Over the past several weeks there have been many protests across the United States. These protests are about free speech, white supremacy, black lives matter, equal rights and other ideologies people believe are important to call one-self an American. It has been interesting and heart-breaking to watch the unfolding of these events.
Last night I was thinking about all the relationships I have built over the years. Some of my friends are very conservative. They love President Trump, have a conceal and carry permit, vote Republican and consider themselves part of the political right wing. Some of my other friends are very liberal. They can’t stand President Trump, they go to rallies carrying rainbow flags, vote Democrat and consider themselves part of the political left wing.
So many views, so many opinions… how do we get past all of the differences and become a people and a community God has created us to be? Here are three steps to having a peaceful conversation with someone with different views.
Listen Twice As Much As You Speak
There is an old saying that goes: “God gave you two ears and one mouth so we can listen twice as much as we speak”. There is truth and wisdom to that. When you are having a conversation with someone you disagree with, are you guilty of any of these?
You are constantly thinking about what you are going to say next
You act like you are listening, but really you are in defensive mode and only care about making your own points
You interrupt and talk over the other person while they are speaking
If you have done any of the above, it might be time to intentionally start practicing your listening skills.
James 1:19 – “You must understand this, my beloved: let everyone be quick to listen, slow to speak, slow to anger”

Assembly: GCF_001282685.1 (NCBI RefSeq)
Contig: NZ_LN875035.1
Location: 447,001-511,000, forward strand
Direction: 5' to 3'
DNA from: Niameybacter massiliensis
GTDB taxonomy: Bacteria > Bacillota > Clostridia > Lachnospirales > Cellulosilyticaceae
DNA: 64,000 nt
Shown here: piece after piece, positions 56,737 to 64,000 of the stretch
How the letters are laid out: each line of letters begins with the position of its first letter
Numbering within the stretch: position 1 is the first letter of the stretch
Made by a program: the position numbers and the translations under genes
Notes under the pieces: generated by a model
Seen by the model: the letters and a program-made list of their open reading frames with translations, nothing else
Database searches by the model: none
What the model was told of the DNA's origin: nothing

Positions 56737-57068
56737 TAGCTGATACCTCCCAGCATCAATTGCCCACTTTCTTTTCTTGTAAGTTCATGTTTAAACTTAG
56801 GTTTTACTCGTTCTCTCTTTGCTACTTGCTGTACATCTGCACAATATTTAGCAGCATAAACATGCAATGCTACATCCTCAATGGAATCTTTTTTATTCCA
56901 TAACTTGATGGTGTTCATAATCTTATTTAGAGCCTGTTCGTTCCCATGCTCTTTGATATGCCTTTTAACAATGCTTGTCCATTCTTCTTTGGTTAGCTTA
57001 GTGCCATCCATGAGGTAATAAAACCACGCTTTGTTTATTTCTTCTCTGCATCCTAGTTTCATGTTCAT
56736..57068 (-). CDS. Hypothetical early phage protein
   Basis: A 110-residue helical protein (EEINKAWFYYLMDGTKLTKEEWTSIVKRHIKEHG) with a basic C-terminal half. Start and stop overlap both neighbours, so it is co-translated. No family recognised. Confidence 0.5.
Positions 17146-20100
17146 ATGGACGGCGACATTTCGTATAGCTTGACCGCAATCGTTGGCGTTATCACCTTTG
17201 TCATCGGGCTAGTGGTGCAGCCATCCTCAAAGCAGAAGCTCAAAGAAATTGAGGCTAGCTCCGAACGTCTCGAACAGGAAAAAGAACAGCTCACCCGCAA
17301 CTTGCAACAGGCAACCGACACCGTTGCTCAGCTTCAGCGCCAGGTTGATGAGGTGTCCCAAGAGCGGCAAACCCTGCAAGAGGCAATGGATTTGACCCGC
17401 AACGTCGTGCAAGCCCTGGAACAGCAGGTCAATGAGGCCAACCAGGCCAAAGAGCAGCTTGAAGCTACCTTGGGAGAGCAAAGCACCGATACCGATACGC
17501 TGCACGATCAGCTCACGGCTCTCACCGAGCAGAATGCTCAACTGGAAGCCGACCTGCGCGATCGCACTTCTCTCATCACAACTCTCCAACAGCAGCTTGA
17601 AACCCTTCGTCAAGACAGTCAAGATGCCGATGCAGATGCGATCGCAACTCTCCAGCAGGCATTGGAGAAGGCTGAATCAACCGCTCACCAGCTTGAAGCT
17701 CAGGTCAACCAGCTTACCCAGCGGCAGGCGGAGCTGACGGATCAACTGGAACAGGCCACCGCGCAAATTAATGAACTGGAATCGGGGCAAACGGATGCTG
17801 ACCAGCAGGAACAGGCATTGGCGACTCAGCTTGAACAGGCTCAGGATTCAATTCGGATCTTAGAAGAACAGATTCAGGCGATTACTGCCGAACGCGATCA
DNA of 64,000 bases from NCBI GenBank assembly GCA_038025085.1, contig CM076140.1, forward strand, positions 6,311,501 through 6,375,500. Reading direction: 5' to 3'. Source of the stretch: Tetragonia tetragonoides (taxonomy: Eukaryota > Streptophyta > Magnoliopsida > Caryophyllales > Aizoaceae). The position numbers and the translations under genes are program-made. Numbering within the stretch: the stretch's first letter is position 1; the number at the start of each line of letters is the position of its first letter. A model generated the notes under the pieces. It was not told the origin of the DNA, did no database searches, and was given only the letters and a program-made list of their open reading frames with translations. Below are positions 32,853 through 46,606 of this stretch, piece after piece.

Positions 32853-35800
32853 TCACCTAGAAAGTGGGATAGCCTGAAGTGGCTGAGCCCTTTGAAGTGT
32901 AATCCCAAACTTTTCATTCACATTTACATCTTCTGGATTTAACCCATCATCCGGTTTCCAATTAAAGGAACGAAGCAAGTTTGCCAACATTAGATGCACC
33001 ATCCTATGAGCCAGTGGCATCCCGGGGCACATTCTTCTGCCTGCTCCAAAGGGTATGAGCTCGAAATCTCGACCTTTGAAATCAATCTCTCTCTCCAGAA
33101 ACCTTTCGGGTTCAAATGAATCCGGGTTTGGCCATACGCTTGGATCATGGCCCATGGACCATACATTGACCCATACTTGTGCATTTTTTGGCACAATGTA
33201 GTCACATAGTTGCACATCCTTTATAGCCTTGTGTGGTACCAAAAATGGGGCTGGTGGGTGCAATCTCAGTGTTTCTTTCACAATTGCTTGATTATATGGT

Speak Calmly and Respectfully
I think we all have been in or witnessed a conversation that gradually becomes more and more intense. Voices slowly become louder, words become more intense, and the next thing you know… it’s a verbal battle. After the event you walk way confused and wonder how things got so out of control. Did anyone win? Was anything really settled?
Speaking calmly and respectfully to someone who you are in disagreement with will do three things. First, it tells the other person that you hold them as someone of value. Their opinion and feelings are worth being heard. Second, it gives the other person a template of how to treat you. If you show respect in a calm way, hopefully so will they. Third, it will save the friendship and dissipate any awkwardness or resentment held towards each other.
Proverbs 15:1 – “A gentle answer turns away wrath, but a harsh word stirs up anger.”
Focus On What You Have In Common
When you know someone who believes differently than you about politics, race, equality and other social justice issues, it is difficult to think you could have anything in common. It takes work to find common ground. It could be a sport, a hobby, kids, or if you are both Christians that common ground is Jesus.
Common ground gives both people a reason to move forward in the friendship. Common ground gives each person a conversation topic to fall back on when disagreements happen. Focusing on common ground builds unity and gives the relationship a space to grow.
Psalm 133:1 - How good and pleasant it is when God’s people live together in unity!
We all have people in our lives that we don’t see eye to eye with, but we can do our best to keep peace in our friendships by listening well, speaking respectfully and finding common ground.
The Table is a Christian Church in Davenport, Iowa, pursuing transformation:
from greed toward generosity
from violence toward peacemaking
from isolation toward neighborliness
from fear toward faith
Worship Sundays at 5pm
102 E. 2nd St.
Davenport, IOWA 52803